What do you enjoy about your job?
My creative director gives me a lot of space, and I feel supported when I present covers or directions. Doubleday’s list is expansive and includes a ton of literary fiction as well as serious non-fiction and commercial books. I also feel fortunate to design covers for our other department imprints--Knopf, Pantheon, and Vintage/Anchor paperbacks--and so I am always feeling challenged and inspired by the books and my talented co-workers.
What is the book about?
This is a coming-of-age story of an eighteen-year-old pregnant pizza delivery girl in Los Angeles, who becomes obsessed with one of her customers. She’s grieving the death of her father (who she has more in common with than she’d like to admit), avoiding her supportive mom and loving boyfriend, and ignoring her future. Her world is further upended when she becomes obsessed with Jenny, a stay-at-home mom new to the neighborhood, who comes to depend on weekly deliveries of pickled covered pizzas for her son’s happiness.
Were there any steps taken before you starting designing?
This book happens to have an amazing title. Jean, the author, is very young and in touch with what’s happening in the world. She had this great Roberta’s Pizza t-shirt, and the editor presented that along with other visuals for our first cover meeting. I had already been envisioning this cover as a sort of logo or emblem instead of a more traditional illustration, given the content and title. I loved the kind of psychedelic/punk-rock style on that t-shirt design and did some digging around to find out who the illustrator was. I found Tallboy aka Chris Coulon and checked out his work, which consists of a lot of bright neon skater art with skeletons, monkeys, eyeballs and....pizza! We showed the work to the author and she said “Um WHAT. Love love the idea, his shit is so cool and I have to stop myself from buying every design of his.”
Did you collaborate with anyone? How was that process?
So, I hired Tallboy. We talked about direction and I gave him some rough ideas as to what I was thinking, and what I felt the cover could include–pizza with pickles (a must), the beat-up red Ford Fiesta that the protagonist drives, no pregnant girl but maybe just her head/eyes, title in script, author’s name maybe a different sans serif font, and integrating ‘a novel’ into maybe the sign on top of the car. Also, (not that Tallboy needed coaching on this) but I wanted to make sure we had some really bright neon colors along with black on a white or light-colored background so they’d really pop!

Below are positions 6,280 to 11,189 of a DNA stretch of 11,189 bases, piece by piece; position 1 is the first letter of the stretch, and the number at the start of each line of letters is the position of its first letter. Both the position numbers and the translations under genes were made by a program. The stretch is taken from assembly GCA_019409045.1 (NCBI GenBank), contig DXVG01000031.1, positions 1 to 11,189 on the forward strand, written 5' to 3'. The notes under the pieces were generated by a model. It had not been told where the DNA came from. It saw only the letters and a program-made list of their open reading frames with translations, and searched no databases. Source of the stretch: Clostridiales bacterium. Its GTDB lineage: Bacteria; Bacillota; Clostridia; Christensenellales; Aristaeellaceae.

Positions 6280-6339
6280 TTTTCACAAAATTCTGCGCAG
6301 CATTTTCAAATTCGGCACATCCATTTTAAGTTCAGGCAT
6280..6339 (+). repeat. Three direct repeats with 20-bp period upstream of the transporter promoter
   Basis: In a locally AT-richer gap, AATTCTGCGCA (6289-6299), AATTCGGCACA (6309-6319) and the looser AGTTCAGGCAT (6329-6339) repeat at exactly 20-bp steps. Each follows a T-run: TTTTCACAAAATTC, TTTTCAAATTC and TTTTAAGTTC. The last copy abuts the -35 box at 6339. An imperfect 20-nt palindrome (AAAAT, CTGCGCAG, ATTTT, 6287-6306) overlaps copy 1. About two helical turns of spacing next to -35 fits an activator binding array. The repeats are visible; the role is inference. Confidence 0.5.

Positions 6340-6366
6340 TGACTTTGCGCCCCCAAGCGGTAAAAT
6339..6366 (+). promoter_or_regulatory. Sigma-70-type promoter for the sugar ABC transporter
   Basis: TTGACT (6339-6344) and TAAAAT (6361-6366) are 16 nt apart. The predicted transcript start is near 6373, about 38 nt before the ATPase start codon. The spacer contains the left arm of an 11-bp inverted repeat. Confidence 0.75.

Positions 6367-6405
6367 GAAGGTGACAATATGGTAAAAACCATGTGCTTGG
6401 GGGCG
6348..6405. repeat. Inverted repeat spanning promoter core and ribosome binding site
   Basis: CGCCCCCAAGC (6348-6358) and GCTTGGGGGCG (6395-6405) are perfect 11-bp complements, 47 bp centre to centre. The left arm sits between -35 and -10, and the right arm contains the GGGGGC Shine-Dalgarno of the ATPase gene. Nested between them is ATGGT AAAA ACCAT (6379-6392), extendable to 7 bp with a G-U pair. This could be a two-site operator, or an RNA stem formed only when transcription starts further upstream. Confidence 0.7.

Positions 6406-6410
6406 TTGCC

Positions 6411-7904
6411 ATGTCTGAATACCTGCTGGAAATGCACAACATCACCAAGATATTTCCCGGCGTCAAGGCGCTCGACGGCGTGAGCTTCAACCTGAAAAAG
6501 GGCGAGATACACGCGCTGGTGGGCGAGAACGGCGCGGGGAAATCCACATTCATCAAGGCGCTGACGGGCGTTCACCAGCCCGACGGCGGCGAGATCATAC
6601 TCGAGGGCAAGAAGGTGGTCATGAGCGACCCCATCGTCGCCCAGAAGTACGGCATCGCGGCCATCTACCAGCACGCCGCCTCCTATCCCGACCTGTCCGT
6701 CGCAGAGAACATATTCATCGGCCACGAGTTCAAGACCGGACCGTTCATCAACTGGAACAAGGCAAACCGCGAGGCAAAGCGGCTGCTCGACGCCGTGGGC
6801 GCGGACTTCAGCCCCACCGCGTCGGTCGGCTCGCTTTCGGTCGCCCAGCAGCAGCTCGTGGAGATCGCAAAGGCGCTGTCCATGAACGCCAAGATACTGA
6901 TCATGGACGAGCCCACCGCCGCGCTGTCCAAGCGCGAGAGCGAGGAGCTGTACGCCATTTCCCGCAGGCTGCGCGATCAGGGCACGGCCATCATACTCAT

Was there a clear working process that led to the final?
Yes! Tallboy gave us some amazing options. I had to push to make the type and image more integrated, and gave some suggestions about the overall shape and proportions of the art. He had also given us a few color palette options and we chose one that seemed to work best for the content of the book. I ended up taking out some gradients and simplifying the colors for the final art.
One of the problems I had with this particular cover was getting the neon colors to read on screen. It’s impossible to achieve the same color in a digital file as you would with flat printed neon inks, so it took a lot of convincing along the way that this would really pop much more than what we were seeing on the computer!
Sketches and color variations for Pizza Girl:
Did the project have any unique struggles?
Obviously not just limited to this job, but since I’ve been working from home, I haven’t seen one finished jacket. This was the last job that I saw proofs for. Since this was a special 6-color job (4 neons, the background off-white color, and black) with spot gloss uv, I was able to have the proofs sent to me when the pandemic hit. I did end up needing to adjust the opacity of the background color at that point, which was feeling too heavy. I never saw the final book, nor have I been sent any proofs (or finished books) since this project. These days I’m just relying on experience and faith that things print as I’ve envisioned them!
Emily Mahon, a Philadelphia native, studied at Penn State before making her way to New York. She began her career at Picador Books, and is currently an Art Director at Knopf Doubleday. She has been honored with awards from AIGA, The Type Director's Club, The Art Director’s Club and The New York Book Show. Emily has designed covers for award-winning authors, including Mark Haddon, Liane Moriarty, Colum McCann, David Eagleman, and Stacey Abrams. Emily also has her own freelance studio, working on wine labels and identity design in addition to book cover projects.
In her free time, she enjoys being outdoors with her husband and kids, playing soccer, and (in a normal year) hearing lots of live music!